JEFFERSON CITY, Mo. (Dec. 12, 2022) – It is now legal for adults to possess marijuana in the state of Missouri despite ongoing federal cannabis prohibition.

In November, Missouri voters approved a state constitutional amendment legalizing marijuana for adult use by a 53 to 47 percent margin. Under Amendment 3, the possession of up to three ounces of marijuana by people 21 and over became legal on Thursday, Dec. 8. Individuals can also grow up to six flowering plants, six immature plants and six clones.

The amendment creates a licensing and regulatory scheme for retail sales, but it will take a while for sales at state-licensed dispensaries to begin. According to the St. Louis Post-Dispatch, Medical marijuana dispensaries were able to apply to “convert” their medical marijuana licenses to retail licenses starting Thursday. The state is required to act on those conversion requests by Feb. 6, 2023.

The amendment also raised the allowable amount of cannabis for medical marijuana patients from four to six ounces. That change also went into effect Thursday.

The Amendment includes provisions to create a program that will automatically review and expunge criminal records relating to non-violent marijuana-related offenses. Legal Missouri 2022 collected over 385,000 signatures to place the constitutional amendment on the ballot.

Marijuana won’t be allowed everyplace in Missouri. In a press release, the University of Missouri system announced marijuana will not be allowed on any of its four campuses due to federal law.

“Following a review of the federal Drug-Free Schools and Community Act and Drug-Free Workplace Act, the University of Missouri System will continue to prohibit the possession, use and distribution of marijuana on any university property, university-leased property and as part of university-sponsored or university-supervised activities.”

All of this is illegal according to the federal government and creates an environment for the people of Missouri to further nullify the unconstitutional federal prohibition in practice and effect.


Under the federal Controlled Substances Act (CSA) passed in 1970, the federal government maintains a complete prohibition of marijuana. Of course, the federal government lacks any constitutional authority to ban or regulate cannabis within the borders of a state, despite the opinion of the politically connected lawyers on the Supreme Court. If you doubt this, ask yourself why it took a constitutional amendment to institute federal alcohol prohibition.

The legalization of medical marijuana in Missouri in 2018 removed one layer of laws prohibiting the possession and use of marijuana in the Show-Me State even though federal prohibition remains in effect. The legalization of adult-use marijuana erases more state prohibition laws from the books. This is significant because FBI statistics show that law enforcement makes approximately 99 of 100 marijuana arrests under state, not federal law. When states stop enforcing marijuana laws, they sweep away most of the basis for 99 percent of marijuana arrests.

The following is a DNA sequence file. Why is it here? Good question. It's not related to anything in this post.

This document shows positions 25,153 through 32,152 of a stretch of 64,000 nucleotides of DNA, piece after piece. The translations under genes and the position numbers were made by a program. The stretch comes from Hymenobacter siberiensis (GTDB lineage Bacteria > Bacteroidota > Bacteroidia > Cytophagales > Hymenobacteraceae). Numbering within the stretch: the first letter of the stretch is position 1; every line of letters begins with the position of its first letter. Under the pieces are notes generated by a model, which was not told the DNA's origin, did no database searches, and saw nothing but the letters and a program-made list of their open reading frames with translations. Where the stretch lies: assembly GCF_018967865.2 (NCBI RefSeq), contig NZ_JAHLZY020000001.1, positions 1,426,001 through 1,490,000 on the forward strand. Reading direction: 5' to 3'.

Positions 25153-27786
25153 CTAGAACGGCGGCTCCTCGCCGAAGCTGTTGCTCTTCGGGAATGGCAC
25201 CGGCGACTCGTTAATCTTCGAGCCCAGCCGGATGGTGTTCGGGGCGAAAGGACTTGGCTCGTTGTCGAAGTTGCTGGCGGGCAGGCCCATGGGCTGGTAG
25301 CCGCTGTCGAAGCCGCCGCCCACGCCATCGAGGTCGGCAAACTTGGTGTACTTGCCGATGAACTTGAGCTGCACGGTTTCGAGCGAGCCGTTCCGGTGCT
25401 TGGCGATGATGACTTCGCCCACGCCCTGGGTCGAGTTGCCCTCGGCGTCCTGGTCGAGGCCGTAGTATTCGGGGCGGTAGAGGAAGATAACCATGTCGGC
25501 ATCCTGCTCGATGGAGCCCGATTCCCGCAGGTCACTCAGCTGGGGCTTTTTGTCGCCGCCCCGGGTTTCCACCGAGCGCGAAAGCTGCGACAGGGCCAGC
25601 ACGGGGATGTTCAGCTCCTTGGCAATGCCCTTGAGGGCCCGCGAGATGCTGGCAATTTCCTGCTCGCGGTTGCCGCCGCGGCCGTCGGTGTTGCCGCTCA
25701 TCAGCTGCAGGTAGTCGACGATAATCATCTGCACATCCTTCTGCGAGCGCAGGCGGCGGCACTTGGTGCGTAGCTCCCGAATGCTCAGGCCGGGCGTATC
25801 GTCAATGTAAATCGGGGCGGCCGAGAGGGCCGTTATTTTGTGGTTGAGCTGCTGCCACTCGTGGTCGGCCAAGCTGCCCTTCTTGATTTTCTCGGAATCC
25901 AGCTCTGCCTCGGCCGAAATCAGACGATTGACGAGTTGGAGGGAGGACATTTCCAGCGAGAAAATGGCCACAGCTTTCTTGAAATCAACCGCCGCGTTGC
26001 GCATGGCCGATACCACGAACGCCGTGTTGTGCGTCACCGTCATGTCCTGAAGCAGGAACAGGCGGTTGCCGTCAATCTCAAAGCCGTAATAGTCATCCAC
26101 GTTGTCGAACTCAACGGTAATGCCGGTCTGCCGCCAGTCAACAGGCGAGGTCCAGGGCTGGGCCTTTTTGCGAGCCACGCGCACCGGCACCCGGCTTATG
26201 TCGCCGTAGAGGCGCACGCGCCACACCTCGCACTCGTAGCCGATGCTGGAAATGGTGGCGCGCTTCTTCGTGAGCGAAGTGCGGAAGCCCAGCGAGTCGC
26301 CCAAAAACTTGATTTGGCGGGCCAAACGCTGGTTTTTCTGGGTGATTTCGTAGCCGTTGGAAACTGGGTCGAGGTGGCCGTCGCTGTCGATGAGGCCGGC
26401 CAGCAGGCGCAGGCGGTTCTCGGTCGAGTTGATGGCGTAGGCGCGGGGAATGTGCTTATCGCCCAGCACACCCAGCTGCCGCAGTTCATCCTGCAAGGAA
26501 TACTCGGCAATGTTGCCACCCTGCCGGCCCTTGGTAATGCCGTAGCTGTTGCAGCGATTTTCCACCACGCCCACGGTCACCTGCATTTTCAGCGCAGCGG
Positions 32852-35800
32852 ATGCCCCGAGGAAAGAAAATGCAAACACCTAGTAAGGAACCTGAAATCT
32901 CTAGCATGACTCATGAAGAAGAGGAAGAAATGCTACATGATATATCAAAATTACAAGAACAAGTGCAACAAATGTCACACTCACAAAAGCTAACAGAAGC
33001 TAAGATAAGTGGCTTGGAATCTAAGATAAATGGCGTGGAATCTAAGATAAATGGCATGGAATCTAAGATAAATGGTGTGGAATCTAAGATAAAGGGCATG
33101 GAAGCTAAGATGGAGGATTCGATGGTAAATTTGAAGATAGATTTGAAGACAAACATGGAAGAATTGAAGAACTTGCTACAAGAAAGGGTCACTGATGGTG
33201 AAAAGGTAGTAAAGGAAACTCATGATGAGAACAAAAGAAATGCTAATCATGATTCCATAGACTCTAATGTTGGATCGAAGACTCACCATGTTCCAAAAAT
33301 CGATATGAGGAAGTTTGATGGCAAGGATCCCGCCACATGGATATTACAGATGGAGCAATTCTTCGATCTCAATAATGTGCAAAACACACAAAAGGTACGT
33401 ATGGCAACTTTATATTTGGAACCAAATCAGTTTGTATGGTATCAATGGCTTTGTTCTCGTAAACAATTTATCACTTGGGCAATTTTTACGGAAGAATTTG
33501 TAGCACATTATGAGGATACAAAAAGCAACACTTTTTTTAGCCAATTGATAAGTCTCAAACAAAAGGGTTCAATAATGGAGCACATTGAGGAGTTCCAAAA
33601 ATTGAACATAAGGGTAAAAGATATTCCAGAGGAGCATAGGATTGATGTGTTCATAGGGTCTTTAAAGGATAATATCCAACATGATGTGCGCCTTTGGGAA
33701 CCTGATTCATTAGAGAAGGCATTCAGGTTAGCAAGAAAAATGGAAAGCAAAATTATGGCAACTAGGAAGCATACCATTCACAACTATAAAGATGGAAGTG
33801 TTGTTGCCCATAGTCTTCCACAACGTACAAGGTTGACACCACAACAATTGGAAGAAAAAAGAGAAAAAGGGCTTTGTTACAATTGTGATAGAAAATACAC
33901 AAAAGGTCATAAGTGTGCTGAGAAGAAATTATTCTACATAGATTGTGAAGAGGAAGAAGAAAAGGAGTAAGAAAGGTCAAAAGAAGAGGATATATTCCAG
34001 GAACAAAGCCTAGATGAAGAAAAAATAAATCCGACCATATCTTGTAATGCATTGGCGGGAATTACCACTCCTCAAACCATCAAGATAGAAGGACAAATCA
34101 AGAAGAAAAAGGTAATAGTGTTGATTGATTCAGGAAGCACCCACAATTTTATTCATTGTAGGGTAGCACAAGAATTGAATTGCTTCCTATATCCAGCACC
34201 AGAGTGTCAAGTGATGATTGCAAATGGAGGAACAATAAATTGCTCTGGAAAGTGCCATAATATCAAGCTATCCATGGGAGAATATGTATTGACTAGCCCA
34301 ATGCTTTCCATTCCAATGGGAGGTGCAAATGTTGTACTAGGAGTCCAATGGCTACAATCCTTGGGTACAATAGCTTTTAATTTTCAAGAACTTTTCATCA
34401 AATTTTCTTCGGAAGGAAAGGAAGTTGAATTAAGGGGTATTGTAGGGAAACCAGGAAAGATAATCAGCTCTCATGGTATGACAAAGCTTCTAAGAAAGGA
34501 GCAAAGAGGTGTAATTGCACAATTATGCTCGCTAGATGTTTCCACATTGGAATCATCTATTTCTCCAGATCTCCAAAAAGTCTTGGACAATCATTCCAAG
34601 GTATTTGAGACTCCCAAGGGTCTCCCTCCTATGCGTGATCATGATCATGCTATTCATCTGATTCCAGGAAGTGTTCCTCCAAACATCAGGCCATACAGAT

Furthermore, figures indicate it would take 40 percent of the DEA’s yearly budget just to investigate and raid all of the dispensaries in Los Angeles – a single city in a single state. That doesn’t include the cost of prosecution. The lesson? The feds lack the resources to enforce marijuana prohibition without state assistance.


Colorado, Washington state, Oregon and Alaska were the first states to legalize recreational cannabis, and California, Nevada, Maine and Massachusetts joined them after ballot initiatives in favor of legalization passed in November 2016. Michigan followed suit when voters legalized cannabis for general use in 2018. Vermont became the first state to legalize marijuana through a legislative act in 2018. Illinois followed suit in 2019. New Jersey, Montana and Arizona all legalized recreational marijuana through ballot measures in the 2020 election. In 2021, New YorkNew MexicoVirginia and Connecticut legalized marijuana through legislative action, and Rhode Island legalized cannabis for adult use in 2022. With Missouri and Maryland legalizing marijuana in November, there are now 37 states allowing cannabis for medical use, and 21 legalizing for adult recreational use.

The lesson here is pretty straightforward. As Tenth Amendment Center Executive Director Michael Boldin noted, “When enough people say, ‘No!’ to the federal government, and enough states pass laws backing those people up, there’s not much the feds can do to shove their so-called laws, regulations, or mandates down our throats.”

Mike Maharrey

The 10th Amendment

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